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Bioenergetic theory predicts infection dynamics of human schistosomes in intermediate host snails across ecological gradients.

Civitello, David J; Fatima, Hiba; Johnson, Leah R; Nisbet, Roger M; Rohr, Jason R.
Ecol Lett; 21(5): 692-701, 2018 05.
Artículo en Inglés | MEDLINE | ID: mdl-29527787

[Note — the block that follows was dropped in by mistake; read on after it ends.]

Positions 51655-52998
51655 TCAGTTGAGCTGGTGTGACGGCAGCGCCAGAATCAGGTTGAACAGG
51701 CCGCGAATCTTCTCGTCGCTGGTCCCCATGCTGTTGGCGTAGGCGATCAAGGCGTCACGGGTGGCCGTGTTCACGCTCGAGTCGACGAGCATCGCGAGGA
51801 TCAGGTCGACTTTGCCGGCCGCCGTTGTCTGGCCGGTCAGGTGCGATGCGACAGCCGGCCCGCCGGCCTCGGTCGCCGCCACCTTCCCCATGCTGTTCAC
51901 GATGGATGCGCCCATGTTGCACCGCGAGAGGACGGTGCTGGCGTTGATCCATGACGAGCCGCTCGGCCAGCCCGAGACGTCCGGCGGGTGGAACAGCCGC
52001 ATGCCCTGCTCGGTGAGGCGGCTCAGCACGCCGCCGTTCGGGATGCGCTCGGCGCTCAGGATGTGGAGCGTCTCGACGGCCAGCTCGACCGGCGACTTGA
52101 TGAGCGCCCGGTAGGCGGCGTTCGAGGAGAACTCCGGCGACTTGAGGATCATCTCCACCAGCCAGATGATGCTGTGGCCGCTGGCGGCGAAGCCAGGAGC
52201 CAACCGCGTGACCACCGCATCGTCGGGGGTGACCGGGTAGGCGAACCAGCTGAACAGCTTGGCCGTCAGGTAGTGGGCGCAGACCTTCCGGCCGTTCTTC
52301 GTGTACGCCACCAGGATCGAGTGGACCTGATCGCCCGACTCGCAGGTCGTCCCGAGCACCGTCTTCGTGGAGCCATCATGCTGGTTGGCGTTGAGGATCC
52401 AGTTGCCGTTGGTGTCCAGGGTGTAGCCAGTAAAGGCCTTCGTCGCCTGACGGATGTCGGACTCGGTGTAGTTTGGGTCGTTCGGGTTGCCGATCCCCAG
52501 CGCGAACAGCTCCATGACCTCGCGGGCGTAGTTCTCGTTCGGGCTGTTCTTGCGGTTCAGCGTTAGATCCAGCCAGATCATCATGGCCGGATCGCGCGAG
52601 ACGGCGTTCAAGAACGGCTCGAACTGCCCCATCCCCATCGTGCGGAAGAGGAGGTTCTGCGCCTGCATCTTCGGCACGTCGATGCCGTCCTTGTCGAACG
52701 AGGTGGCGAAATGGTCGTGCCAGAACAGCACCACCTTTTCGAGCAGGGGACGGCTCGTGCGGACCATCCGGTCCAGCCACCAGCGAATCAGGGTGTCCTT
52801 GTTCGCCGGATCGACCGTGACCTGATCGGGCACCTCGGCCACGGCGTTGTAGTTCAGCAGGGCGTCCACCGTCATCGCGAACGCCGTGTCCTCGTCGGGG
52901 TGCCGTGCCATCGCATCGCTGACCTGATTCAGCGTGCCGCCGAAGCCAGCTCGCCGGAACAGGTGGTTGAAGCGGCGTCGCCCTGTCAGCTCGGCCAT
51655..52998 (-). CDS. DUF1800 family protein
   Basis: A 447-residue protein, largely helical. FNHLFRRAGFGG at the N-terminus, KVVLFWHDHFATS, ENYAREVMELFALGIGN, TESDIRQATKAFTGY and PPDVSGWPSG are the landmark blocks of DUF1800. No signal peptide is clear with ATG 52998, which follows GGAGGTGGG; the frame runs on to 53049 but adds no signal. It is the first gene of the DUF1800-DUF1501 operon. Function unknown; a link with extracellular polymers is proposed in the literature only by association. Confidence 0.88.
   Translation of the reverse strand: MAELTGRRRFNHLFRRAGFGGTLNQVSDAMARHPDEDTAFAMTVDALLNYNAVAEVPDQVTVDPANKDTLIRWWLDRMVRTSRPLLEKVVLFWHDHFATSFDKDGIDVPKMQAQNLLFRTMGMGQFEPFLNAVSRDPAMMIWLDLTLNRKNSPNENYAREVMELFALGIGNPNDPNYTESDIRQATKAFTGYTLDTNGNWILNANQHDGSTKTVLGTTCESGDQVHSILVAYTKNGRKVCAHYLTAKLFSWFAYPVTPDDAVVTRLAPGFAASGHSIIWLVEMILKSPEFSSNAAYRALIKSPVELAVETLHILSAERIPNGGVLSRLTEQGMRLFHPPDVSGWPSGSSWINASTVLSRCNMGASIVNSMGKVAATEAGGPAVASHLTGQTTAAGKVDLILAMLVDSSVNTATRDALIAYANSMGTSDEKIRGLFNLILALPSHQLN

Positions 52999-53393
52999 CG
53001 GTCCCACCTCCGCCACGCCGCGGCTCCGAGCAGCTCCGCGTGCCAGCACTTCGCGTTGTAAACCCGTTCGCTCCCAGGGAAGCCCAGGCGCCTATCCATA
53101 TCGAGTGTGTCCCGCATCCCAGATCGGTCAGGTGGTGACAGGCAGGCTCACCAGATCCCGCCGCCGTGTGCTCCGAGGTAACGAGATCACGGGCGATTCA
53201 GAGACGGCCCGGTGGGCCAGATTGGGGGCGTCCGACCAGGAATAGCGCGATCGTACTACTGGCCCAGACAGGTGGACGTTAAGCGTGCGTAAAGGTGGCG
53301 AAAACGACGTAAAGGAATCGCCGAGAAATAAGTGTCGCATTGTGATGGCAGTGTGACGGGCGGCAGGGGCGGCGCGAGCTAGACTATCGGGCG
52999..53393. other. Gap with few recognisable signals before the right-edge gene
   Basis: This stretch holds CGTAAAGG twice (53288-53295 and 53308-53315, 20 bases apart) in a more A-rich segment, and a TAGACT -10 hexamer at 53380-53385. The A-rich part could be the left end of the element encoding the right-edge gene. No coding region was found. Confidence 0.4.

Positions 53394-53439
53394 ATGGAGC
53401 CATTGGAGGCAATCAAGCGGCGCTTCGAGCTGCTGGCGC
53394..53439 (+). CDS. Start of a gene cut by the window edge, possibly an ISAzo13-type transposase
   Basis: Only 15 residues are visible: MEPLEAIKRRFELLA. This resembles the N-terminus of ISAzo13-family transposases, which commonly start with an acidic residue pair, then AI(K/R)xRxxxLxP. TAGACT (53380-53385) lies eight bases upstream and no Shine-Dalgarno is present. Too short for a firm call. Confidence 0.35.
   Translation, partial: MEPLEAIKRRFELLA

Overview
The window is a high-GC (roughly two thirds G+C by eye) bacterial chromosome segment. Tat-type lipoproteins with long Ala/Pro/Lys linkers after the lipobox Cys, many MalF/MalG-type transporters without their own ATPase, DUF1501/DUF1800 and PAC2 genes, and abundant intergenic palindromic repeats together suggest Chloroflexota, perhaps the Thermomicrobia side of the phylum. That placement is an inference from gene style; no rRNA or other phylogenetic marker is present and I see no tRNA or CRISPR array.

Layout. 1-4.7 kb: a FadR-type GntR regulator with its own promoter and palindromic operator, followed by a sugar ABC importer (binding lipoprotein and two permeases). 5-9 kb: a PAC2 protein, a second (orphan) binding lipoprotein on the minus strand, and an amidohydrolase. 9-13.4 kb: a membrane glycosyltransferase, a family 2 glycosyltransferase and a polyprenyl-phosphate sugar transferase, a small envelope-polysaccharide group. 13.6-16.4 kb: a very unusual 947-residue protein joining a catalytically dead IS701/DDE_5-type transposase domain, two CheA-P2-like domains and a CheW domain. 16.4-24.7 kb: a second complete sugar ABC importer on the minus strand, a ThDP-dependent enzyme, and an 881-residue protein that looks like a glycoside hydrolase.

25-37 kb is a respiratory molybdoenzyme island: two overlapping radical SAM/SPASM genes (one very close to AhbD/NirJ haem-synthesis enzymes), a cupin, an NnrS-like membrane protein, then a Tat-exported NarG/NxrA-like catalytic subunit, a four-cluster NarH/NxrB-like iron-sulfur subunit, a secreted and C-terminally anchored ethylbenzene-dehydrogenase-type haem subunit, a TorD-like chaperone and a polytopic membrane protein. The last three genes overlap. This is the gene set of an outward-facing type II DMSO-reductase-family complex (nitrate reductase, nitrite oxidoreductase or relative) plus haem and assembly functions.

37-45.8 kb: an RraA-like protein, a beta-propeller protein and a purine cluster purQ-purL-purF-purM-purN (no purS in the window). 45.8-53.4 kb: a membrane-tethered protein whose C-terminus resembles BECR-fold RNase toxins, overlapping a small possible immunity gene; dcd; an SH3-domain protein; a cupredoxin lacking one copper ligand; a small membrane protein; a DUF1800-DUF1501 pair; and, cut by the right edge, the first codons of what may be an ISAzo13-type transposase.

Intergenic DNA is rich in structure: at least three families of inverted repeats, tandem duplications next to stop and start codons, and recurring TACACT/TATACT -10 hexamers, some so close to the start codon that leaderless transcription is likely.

Epidemiological dynamics depend on the traits of hosts and parasites, but hosts and parasites are heterogeneous entities that exist in dynamic environments. Resource availability is a particularly dynamic and potent environmental driver of within-host infection dynamics (temporal patterns of growth, reproduction, parasite production and survival). We developed, parameterised and validated a model for resource-explicit infection dynamics by incorporating a parasitism module into dynamic energy budget theory. The model mechanistically explained the dynamic multivariate responses of the human parasite Schistosoma mansoni and its intermediate host snail to variation in resources and host density. At the population level, feedbacks mediated by resource competition could create a unimodal relationship between snail density and human risk of exposure to schistosomes. Consequently, weak snail control could backfire if reductions in snail density release remaining hosts from resource competition. If resource competition is strong and relevant to schistosome production in nature, it could inform control strategies.